Volume XLII-2/W9
Int. Arch. Photogramm. Remote Sens. Spatial Inf. Sci., XLII-2/W9, 243-247, 2019
https://doi.org/10.5194/isprs-archives-XLII-2-W9-243-2019
© Author(s) 2019. This work is distributed under
the Creative Commons Attribution 4.0 License.
Int. Arch. Photogramm. Remote Sens. Spatial Inf. Sci., XLII-2/W9, 243-247, 2019
https://doi.org/10.5194/isprs-archives-XLII-2-W9-243-2019
© Author(s) 2019. This work is distributed under
the Creative Commons Attribution 4.0 License.

  31 Jan 2019

31 Jan 2019

AUGMENTED EXPERIENCE TO DISSEMINATE CULTURAL HERITAGE: HOUSE OF COMMONS WINDOWS, PARLIAMENT HILL NATIONAL HISTORIC SITE (CANADA)

B. Carrión-Ruiz1, S. Blanco-Pons1, M. Duong2, J. Chartrand2, M. Li2, K. Prochnau2, S. Fai2, and J. L. Lerma1 B. Carrión-Ruiz et al.
  • 1Department of Cartographic Engineering, Geodesy and Photogrammetry, Universitat Politècnica de València, Photogrammetry & Laser Scanning Research Group (GIFLE) Valencia, Spain
  • 2Carleton Immersive Media Studio, Carleton University, Ottawa, Canada

Keywords: augmented reality, AR, BIM, Cultural Heritage, markerless tracking, 3D modelling

Abstract. The use of photogrammetry and terrestrial laser scanning for building information modelling (BIM) in the documentation and conservation of Cultural Heritage (CH) is now well established. By combining BIM with the latest visualization technologies, powerful, semi-immersive experiences can be developed to enhance the dissemination of CH. In semi-immersive experiences such as Augmented Reality (AR), digital content can be overlapped on to physical spaces, providing a new way to interact with both the physical space and the digital content.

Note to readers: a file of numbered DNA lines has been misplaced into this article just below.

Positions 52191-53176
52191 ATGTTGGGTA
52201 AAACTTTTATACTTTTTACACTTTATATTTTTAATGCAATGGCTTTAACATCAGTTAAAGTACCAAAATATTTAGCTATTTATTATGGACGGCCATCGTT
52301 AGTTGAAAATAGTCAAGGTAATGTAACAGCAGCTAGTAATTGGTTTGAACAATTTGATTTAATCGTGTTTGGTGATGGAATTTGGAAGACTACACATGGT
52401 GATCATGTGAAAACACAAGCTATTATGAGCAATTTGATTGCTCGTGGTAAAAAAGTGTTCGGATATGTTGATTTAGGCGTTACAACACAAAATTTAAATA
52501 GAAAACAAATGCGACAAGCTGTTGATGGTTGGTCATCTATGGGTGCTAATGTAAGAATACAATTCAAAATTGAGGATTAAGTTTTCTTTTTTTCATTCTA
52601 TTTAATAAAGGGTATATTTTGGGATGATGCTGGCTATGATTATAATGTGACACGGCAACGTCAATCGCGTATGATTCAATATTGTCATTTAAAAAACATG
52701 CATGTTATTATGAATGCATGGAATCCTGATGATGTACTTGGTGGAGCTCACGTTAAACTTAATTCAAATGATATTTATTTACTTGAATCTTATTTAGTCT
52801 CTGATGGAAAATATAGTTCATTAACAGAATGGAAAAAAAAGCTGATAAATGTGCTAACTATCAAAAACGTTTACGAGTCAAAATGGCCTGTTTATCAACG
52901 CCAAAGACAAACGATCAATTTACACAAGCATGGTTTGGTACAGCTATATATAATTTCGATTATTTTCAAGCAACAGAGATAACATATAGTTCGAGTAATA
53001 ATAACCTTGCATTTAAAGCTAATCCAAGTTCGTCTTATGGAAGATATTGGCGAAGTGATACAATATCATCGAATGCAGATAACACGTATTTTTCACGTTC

This paper discusses the translation of a digital object created using BIM, into a physical object and the utilisation of this physical object as a trigger for an AR experience. The case study looks at one of the neo- Gothic window frames from the House of Commons in the Centre Block of the Parliament Hill National Historic Site, in Ottawa, Canada. The window frame is one in a series that represents a Canadian province or territory with a stained glass feature that includes floral emblems and heraldic symbols from the respective provincial or territorial shield. The frame in this case study corresponds to the stained glass window of five provinces. Using the replica frame as a target, the user can select which stained glass windows they would like to view in the AR application.

Through these combined technologies, we argue that CH can be revealed in a more interactive way and therefore more engaging manner – making even inaccessible architectural details readily available to the public.